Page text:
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New generation iPhone adopts Intel baseband chip means Moore's law is about to end?
Source: Sanfang Xinli Microelectronics Release time: 2016-10-31
According to foreign media reports, last week Apple announced that it would use Intel ’s modem chips in the new iPhone, instead of using Qualcomm products. This is an important lesson about the computer industry, which means that Moore's Law, which the computer industry has long followed, is coming to an end.
At present, in the computer industry, the miniaturization of microprocessor chips, the heart of computers, has reached its limit, which is already an open secret within the industry. The smaller the equipment, the more sensitive it is to errors, and the higher the precision of the manufacturing process required, which is followed by rising manufacturing costs as a result of astronomical figures. Several major chip manufacturers in the industry have invested billions of dollars in the processor chip market for chip miniaturization and performance improvement, but with little effect. When the speed of computers no longer grows as fast as in the past, the rapid development of all technologies from virtual reality devices to the Internet of Things and artificial intelligence will become history, and machines are not likely to replace humans anytime soon.
In 1965, Intel co-founder Gordon Moore made a bold prediction about the ability of a computer to run. He pointed out that when the price is unchanged, the number of components that can be accommodated on an integrated circuit will double approximately every 18-24 months, and performance will also double. Intel named it after Moore's Law.
We can take a piece of paper and fold it once, twice, three times ... the thickness of the paper doubles with each fold. If you can fold a piece of paper 42 times in half, it will be thicker than the distance from the earth to the moon. This is why today's iPhone has the computing power equivalent to the computing power of the entire lunar spacecraft in the 1965 Apollo Lunar Landing Program. Without Moore's Law, there would be no Google search, no Facebook social network, no taxi service Uber, and no life in today's fast-changing information age. And the entire Silicon Valley is just a valley.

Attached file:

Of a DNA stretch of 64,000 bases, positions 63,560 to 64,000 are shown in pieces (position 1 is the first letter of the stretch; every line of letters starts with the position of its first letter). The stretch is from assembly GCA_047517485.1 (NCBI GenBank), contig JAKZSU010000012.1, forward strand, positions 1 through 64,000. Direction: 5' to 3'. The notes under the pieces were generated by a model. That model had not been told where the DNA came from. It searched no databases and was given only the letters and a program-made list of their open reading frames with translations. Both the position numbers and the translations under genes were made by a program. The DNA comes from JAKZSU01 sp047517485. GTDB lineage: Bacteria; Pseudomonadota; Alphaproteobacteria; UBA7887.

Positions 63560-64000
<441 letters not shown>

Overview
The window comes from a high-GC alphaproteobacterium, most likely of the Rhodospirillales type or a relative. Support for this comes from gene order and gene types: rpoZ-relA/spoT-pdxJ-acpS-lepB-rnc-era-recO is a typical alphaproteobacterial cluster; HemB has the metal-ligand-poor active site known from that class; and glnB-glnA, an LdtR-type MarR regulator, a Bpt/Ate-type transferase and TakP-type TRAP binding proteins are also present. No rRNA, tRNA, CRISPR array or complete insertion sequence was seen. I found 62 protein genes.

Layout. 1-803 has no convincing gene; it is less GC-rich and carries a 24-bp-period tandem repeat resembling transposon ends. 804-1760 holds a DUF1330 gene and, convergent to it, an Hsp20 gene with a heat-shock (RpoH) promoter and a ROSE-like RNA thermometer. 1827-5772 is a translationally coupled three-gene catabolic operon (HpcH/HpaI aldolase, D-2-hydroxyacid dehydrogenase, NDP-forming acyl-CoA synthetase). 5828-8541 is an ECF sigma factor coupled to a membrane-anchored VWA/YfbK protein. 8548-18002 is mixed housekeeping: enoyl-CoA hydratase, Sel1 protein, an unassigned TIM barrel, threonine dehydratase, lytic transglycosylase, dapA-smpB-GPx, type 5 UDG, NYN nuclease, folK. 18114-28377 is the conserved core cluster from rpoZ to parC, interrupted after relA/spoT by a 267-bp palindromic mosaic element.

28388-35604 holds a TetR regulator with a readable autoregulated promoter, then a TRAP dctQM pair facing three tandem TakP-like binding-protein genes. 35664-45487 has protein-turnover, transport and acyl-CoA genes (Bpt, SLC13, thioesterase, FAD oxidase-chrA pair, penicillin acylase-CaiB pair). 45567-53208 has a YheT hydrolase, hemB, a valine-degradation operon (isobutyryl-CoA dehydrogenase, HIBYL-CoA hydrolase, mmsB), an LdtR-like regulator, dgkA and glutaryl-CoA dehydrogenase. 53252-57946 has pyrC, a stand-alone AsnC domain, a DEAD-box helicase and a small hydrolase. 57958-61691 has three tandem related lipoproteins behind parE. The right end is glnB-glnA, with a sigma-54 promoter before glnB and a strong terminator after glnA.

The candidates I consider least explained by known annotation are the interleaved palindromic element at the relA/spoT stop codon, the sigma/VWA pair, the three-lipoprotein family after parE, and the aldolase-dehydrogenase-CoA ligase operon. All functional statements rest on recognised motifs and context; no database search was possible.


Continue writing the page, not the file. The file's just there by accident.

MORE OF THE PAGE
But now, after 50 years of rapid development, Moore's Law is ending and the pace of computer development is gradually slowing down.
Four months ago, Intel also pointed out in a regulatory document that chip development is gradually slowing down. Its newly developed transistor is only 100 atoms wide. The smaller the number of atoms that make up a transistor, the more difficult it is to operate in manufacturing. If it is developing at the current speed, then by the beginning of 2020, the width of the transistor will be only 10 atoms. At this scale, the electronic properties of transistors will be broken by quantum uncertainty, which means that all electronic equipment will become unreliable. In other words, engineers and scientists have reached the limits of modern physics.
At present, technology companies such as Samsung, Microsoft and Intel have spent more than 37 billion to maintain Moore's Law. Silicon Valley analyst Linley Gwennap said, "From an economic perspective, Moore's Law is over."
Fortunately, raw computing power is not everything. The change in the automotive industry illustrates this. The electric vehicle company Tesla's Model S is no faster than Toyota's TM Lexus, but it has made tremendous innovations in electric engines, car battery packs and many other aspects. In the computer world, software development has not kept pace with the rapid development of hardware's computing power. Charles Simonyi, a computer technology expert responsible for Microsoft Word and Excel development, pointed out in 2013 that software development failed to take full advantage of the development of hardware, and the industry simply covered software design defects by the speed of hardware development.
With the end of Moore's Law, the semiconductor manufacturing industry will no longer have the clear line of planning every two years as before. The reform of the existing industry order will create a new era, the content of technological innovation will be more detailed, the degree of structure will be further reduced, and this kind of innovation will become more and more complicated. Software companies will test the hardware business, and hardware manufacturers will choose the right product applications. In fact, companies such as Facebook and Amazon are already building their own data centers, Microsoft is also starting to make its own chips, and Intel is also transforming mobile devices.
The 50-year legendary development of Moore's Law not only represents the efforts of generations in this world, but also an important lesson on the development of the industry. Industry competition is not like boxing. The market may be calm in normal times. But once reforms occur, new windows of opportunity will open.
The end of Moore's Law is not the end of the computer industry, but it will require the industry to develop better devices in new ways. Well-known physicist Hawking recently pointed out that "the emergence of super-intelligent machines will be the end of mankind." In this respect, this is good news because its arrival has been objectively postponed.
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